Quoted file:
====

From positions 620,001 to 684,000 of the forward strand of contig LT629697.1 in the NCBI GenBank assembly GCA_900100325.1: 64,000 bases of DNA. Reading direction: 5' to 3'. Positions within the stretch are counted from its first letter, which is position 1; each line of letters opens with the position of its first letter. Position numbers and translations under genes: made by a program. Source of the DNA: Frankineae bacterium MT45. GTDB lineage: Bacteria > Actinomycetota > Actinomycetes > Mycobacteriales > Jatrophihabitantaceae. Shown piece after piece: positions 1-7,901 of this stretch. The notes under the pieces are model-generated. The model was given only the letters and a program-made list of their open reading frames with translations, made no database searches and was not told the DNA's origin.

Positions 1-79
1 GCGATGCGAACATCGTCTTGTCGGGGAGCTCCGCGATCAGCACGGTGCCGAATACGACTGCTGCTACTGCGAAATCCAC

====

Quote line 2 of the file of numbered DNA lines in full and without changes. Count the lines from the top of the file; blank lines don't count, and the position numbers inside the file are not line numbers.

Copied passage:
Positions 1-79